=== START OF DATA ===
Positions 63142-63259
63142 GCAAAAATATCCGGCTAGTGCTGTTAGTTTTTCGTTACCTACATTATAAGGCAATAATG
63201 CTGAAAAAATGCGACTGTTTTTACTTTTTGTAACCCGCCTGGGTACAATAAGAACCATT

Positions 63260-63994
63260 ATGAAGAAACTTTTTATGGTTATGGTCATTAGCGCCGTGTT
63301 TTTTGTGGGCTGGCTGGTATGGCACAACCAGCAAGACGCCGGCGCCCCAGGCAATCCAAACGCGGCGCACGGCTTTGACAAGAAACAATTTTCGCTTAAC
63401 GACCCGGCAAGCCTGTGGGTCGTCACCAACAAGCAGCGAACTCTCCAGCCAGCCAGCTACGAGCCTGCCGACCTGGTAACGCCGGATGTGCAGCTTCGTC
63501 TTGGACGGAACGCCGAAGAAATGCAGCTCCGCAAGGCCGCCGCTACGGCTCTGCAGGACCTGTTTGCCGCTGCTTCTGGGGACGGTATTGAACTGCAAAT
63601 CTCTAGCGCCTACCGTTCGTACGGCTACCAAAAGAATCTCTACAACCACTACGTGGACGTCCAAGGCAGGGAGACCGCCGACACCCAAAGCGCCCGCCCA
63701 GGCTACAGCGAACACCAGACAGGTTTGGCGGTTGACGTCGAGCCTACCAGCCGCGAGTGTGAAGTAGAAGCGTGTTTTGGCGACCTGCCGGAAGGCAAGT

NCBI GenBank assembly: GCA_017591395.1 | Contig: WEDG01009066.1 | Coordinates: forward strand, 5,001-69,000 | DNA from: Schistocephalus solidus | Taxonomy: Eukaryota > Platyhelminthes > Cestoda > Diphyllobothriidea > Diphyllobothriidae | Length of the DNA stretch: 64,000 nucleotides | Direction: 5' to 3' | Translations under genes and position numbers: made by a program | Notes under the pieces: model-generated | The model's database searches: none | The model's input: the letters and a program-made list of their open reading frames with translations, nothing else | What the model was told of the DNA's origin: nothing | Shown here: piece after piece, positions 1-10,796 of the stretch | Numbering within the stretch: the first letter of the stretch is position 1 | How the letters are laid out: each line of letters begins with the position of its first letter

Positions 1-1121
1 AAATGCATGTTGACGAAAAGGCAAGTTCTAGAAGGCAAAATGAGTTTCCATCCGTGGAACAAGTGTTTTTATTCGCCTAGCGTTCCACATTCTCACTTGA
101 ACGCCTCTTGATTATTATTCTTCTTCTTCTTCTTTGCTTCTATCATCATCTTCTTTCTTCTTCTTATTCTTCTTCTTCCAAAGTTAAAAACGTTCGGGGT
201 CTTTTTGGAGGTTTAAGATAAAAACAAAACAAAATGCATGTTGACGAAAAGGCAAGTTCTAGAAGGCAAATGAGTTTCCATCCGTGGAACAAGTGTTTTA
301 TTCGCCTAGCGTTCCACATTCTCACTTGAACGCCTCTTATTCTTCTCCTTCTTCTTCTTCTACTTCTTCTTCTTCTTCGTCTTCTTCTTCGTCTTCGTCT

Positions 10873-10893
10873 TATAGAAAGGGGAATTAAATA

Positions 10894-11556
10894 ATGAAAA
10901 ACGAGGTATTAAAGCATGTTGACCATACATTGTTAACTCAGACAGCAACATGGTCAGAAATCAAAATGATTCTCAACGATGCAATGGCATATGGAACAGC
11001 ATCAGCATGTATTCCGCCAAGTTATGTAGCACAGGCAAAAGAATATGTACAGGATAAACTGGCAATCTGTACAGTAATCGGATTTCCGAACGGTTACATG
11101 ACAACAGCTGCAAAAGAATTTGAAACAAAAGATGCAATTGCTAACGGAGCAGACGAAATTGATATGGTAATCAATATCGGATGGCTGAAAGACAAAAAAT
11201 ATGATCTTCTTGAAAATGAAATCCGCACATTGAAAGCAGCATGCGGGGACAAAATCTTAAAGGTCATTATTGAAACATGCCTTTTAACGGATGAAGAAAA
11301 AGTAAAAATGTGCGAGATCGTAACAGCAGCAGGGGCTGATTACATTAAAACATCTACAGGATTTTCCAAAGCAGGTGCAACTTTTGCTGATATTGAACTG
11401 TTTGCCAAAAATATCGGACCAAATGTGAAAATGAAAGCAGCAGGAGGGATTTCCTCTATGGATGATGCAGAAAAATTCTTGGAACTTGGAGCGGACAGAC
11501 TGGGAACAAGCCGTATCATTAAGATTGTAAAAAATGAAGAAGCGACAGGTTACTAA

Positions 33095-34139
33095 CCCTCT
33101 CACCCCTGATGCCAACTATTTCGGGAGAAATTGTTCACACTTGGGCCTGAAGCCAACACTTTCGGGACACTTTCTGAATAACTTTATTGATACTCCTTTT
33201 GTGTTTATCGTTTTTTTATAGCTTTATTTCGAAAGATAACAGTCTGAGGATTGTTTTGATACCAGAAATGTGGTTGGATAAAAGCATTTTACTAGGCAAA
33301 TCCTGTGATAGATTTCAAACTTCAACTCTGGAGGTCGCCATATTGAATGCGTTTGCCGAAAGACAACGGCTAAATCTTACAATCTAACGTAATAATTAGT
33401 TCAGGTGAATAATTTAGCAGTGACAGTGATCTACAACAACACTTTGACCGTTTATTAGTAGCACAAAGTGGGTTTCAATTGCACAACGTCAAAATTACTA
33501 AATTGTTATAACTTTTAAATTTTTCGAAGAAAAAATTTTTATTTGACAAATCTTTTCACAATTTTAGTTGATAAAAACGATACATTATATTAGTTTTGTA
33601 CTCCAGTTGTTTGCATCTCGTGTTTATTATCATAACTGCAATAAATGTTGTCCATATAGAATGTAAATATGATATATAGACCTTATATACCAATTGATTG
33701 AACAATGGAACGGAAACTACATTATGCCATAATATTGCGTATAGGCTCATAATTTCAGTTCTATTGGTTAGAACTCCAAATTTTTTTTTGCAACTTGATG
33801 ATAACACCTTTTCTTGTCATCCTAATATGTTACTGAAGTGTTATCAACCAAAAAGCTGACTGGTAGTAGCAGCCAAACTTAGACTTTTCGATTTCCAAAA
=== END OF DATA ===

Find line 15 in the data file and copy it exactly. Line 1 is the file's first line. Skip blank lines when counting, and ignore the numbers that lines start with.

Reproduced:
201 CTTTTTGGAGGTTTAAGATAAAAACAAAACAAAATGCATGTTGACGAAAAGGCAAGTTCTAGAAGGCAAATGAGTTTCCATCCGTGGAACAAGTGTTTTA